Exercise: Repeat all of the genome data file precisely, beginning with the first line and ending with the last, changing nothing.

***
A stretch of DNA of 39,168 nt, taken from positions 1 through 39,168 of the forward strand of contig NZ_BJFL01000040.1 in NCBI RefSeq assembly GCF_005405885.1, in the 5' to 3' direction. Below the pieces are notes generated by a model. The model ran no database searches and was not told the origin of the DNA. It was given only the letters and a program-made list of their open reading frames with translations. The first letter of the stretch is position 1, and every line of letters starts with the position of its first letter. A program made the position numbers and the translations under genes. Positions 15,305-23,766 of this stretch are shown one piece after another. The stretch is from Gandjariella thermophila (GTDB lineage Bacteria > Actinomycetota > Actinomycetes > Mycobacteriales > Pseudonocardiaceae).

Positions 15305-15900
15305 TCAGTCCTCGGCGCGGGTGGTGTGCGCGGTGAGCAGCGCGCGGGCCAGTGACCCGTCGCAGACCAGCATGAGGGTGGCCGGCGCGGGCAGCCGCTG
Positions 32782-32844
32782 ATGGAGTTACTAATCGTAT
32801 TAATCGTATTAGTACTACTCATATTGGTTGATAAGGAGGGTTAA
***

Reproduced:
A stretch of DNA of 39,168 nt, taken from positions 1 through 39,168 of the forward strand of contig NZ_BJFL01000040.1 in NCBI RefSeq assembly GCF_005405885.1, in the 5' to 3' direction. Below the pieces are notes generated by a model. The model ran no database searches and was not told the origin of the DNA. It was given only the letters and a program-made list of their open reading frames with translations. The first letter of the stretch is position 1, and every line of letters starts with the position of its first letter. A program made the position numbers and the translations under genes. Positions 15,305-23,766 of this stretch are shown one piece after another. The stretch is from Gandjariella thermophila (GTDB lineage Bacteria > Actinomycetota > Actinomycetes > Mycobacteriales > Pseudonocardiaceae).

Positions 15305-15900
15305 TCAGTCCTCGGCGCGGGTGGTGTGCGCGGTGAGCAGCGCGCGGGCCAGTGACCCGTCGCAGACCAGCATGAGGGTGGCCGGCGCGGGCAGCCGCTG
Positions 32782-32844
32782 ATGGAGTTACTAATCGTAT
32801 TAATCGTATTAGTACTACTCATATTGGTTGATAAGGAGGGTTAA